So, what were my normal tendencies? How had I always dealt with the sort of pain I was feeling now? In what would I seek solace and comfort?  How could I numb myself to the real experience of what was happening internally? Well, something shifted for me at this moment in my life. Instead of heading to the pub to belly up at the bar, drink, smoke and sulk, I began to take walks at sunset up Mt. Tabor. I would walk and think and feel. I found a bench and would sit, would allow the emotions of being hurt to sweep over me, to penetrate my awareness. I began to notice that the anger, the pain, my sadness were all very fleeting states of mind and would come and go, one melting into the other over the space of an hour or so until I was flooded with a sense of well-being, tranquility and peace. For the first time in my life, I was introducing myself to these emotions, was allowing myself to feel them, to KNOW and experience them.
  This went on over the course of that summer and I spent many an evening hour walking, taking photos, thinking, and what amounted to this early experience of meditation before I really had an understanding of what meditation was. Interestingly, this wasn't a conscious thing I was doing. I don't ever recall having the thought that I was using  Mt. Tabor as a healing space for myself. It was a completely organic experience and I was lost in the sacredness of what I was doing, with no real self-consciousness about why or where. It just happened and I just was. It was a beautiful time in my life and I know something very pivotal for me in my own becoming.
   Something else I find interesting is that I have always  at least thought I had an ability, though I know it's a fairly common phenomenon, to find or at least to know that there is a beauty in the experiences that we designate as negative or hurtful or sad. I actually can ENJOY feeling down, being hurt or dejected. But is it really enjoyment of these emotions that I am experiencing OR is it that when I am feeling these things acutely, is it that by feeling them, I am healing myself and THAT knowing is what I am  experiencing as serenity, tranquility, beauty?  When we allow ourselves to live a more accepting, open and honest life, even with our own inner turmoil, I believe that we free ourselves to encounter our lives more fully, with acceptance and compassion for our own unique experience.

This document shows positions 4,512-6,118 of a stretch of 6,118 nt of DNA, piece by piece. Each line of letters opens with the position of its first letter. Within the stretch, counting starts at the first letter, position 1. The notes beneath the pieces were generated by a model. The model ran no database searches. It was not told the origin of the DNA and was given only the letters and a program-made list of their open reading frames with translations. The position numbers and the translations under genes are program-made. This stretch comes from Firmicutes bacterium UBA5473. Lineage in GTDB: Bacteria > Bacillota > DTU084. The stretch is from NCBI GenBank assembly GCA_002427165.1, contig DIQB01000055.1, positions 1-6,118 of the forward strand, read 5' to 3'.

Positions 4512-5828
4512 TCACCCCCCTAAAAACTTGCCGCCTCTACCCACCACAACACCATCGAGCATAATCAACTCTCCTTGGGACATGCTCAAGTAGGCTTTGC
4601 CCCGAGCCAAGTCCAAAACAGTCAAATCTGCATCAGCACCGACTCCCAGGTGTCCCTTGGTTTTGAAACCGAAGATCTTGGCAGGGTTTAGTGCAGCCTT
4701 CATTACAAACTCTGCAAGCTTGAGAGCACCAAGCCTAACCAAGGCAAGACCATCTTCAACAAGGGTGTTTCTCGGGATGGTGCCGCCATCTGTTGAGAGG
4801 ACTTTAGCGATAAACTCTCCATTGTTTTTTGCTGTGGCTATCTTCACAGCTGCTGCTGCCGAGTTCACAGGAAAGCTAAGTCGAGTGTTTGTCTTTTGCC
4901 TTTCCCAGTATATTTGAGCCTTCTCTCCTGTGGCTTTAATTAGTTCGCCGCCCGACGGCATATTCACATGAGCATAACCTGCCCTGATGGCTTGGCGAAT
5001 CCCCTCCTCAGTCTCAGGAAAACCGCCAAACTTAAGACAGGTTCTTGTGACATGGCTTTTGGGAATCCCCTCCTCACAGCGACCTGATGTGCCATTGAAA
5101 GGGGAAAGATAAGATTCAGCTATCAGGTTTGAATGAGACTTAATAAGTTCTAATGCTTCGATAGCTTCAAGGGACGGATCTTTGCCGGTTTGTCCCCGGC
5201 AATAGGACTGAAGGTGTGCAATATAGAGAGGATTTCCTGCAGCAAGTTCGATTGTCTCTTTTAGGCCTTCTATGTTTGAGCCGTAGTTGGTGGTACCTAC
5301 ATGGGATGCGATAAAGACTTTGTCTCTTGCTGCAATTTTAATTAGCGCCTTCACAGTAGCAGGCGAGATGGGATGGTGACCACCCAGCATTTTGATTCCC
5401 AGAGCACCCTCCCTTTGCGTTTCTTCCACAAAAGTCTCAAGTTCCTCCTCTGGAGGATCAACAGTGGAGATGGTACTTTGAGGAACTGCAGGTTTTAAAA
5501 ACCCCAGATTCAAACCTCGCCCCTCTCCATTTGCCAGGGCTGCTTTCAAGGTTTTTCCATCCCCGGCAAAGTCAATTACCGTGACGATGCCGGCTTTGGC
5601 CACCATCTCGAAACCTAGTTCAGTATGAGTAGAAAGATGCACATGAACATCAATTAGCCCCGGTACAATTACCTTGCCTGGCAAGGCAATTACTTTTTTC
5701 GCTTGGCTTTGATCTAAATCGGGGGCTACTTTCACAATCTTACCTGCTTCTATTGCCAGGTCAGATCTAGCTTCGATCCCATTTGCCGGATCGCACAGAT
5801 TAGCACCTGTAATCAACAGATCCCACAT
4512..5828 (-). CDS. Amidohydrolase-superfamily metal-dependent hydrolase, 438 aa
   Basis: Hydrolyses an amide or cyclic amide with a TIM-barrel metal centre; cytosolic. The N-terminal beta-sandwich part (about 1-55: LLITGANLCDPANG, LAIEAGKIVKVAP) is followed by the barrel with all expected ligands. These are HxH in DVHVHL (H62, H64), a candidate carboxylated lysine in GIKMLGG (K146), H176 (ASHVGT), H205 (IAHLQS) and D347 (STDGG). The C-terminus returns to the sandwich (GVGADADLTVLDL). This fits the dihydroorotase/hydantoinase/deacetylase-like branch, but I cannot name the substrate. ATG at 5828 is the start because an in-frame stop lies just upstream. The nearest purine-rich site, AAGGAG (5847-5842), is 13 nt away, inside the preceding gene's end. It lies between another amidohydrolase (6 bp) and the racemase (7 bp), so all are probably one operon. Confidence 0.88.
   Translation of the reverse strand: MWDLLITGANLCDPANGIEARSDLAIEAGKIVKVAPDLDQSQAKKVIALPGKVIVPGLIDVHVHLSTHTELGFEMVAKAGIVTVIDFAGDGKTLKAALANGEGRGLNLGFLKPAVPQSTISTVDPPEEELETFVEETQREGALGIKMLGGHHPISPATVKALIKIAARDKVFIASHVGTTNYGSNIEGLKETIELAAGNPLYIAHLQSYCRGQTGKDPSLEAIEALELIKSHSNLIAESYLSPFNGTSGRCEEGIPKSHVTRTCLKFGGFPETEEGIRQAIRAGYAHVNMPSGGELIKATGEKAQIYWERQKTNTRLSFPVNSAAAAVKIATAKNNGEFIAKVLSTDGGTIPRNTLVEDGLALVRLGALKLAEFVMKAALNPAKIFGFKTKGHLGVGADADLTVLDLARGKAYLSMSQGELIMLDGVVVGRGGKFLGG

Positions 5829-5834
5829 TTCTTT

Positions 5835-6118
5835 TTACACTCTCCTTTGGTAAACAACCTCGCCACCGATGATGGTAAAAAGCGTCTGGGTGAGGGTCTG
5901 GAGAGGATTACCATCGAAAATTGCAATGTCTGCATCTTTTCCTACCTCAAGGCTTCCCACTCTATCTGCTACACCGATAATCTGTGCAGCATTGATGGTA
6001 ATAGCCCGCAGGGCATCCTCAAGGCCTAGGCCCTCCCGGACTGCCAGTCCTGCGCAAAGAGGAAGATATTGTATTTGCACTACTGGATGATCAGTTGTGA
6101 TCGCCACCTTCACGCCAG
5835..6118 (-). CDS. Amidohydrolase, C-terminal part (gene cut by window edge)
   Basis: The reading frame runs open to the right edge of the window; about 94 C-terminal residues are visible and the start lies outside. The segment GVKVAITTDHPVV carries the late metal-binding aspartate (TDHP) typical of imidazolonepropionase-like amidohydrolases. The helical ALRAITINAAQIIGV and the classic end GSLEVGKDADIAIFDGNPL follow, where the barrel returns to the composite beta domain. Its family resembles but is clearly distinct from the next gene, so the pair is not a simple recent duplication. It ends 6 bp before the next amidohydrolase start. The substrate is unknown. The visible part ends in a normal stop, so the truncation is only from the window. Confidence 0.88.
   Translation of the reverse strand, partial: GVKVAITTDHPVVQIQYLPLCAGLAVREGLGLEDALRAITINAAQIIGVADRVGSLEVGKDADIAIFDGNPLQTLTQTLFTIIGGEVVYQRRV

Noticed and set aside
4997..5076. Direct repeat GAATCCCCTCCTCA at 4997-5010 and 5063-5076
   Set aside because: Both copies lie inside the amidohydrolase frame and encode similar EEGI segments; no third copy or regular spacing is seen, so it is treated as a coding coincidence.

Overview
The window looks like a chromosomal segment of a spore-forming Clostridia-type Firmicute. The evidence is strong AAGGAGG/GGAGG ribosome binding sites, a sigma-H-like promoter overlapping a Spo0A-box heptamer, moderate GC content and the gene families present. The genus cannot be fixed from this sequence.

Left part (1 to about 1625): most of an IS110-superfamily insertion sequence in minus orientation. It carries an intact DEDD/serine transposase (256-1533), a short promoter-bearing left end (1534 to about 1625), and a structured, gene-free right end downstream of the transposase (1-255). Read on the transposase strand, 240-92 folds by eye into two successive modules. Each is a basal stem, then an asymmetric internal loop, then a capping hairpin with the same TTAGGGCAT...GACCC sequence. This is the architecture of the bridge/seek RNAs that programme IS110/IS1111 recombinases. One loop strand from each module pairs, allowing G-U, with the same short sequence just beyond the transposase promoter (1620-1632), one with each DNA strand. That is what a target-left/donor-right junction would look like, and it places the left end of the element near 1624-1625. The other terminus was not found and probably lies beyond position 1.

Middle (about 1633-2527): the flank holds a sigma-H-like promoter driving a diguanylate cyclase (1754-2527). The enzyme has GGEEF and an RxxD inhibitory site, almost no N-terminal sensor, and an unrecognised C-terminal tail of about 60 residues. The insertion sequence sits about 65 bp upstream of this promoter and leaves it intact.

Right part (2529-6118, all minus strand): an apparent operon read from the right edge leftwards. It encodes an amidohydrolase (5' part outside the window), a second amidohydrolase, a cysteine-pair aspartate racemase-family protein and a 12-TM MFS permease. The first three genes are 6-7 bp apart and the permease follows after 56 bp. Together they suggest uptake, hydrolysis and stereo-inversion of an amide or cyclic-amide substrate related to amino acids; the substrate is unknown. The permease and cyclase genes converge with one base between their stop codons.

Occurrences like this tell me that we are, at least in part,  being guided by something outside of our own consciousness, though not something "outside" of ourselves, only outside of  the immediate awareness for most of us, depending on your experience with the more subtle levels of prana, or life force. They also inform me of how great our individual potentials can be if we can only learn how to tap in to our own subtle body, regardless of pre-existing notions of good/bad, painful/pleasurable and allow space for magic to happen.  How open we allow ourselves to be to the possibilities of what this implies is our own choice. The beauty of it is immense and beyond exclamation.


  1. I have been doing some self awareness stuff lately, asking myself why I thought what I thought and what purpose did it serve. I haven't gotten any further than that. I have a problem with concentration and my mind wanders so quickly... so I am at a bit of a road block. But paying attention to my thoughts is exciting for me, when I remember to do it. It feels almost.. elevated. Does that make sense?

    Thanks for making me think David (as you usually do) I enjoyed this and am looking forward to more of it.

  2. I think it feels "elevated" because that is a common feeling we can have when we begin to meditate. It's nothing to do with levitation but a lifting of the spirit. I think you are catching a very small fragment of your potential when you do this form of meditation. Next, start trying to sit still in quiet for ten minutes or so first thing in the morning before turning anything on, checking your phone, etc.... Do that for a week, then see what happens.